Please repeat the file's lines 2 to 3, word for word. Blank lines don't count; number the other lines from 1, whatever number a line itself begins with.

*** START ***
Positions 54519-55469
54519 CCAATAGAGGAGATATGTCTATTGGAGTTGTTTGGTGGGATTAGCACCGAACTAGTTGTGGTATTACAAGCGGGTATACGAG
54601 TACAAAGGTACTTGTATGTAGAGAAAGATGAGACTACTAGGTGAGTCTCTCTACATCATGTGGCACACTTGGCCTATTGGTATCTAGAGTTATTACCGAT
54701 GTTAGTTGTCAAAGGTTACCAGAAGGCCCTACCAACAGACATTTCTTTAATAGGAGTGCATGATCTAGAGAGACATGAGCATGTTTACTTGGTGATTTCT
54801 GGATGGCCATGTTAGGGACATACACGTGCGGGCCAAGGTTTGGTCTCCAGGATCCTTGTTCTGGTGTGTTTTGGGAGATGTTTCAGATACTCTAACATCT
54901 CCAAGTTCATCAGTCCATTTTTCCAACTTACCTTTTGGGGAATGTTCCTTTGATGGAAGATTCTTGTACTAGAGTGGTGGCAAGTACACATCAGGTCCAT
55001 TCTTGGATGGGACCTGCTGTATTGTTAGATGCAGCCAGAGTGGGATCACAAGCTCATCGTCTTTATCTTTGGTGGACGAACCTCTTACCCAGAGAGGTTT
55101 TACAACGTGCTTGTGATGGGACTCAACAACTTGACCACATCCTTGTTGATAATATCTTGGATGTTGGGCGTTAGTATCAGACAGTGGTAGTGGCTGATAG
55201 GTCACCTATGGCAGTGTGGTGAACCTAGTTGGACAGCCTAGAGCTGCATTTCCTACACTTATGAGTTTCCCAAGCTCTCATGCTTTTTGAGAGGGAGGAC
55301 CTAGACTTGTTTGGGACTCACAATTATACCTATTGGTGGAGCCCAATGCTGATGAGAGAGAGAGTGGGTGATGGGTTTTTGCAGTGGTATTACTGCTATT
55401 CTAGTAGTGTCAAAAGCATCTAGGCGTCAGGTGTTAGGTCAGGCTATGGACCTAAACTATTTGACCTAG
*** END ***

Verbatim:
54519 CCAATAGAGGAGATATGTCTATTGGAGTTGTTTGGTGGGATTAGCACCGAACTAGTTGTGGTATTACAAGCGGGTATACGAG
54601 TACAAAGGTACTTGTATGTAGAGAAAGATGAGACTACTAGGTGAGTCTCTCTACATCATGTGGCACACTTGGCCTATTGGTATCTAGAGTTATTACCGAT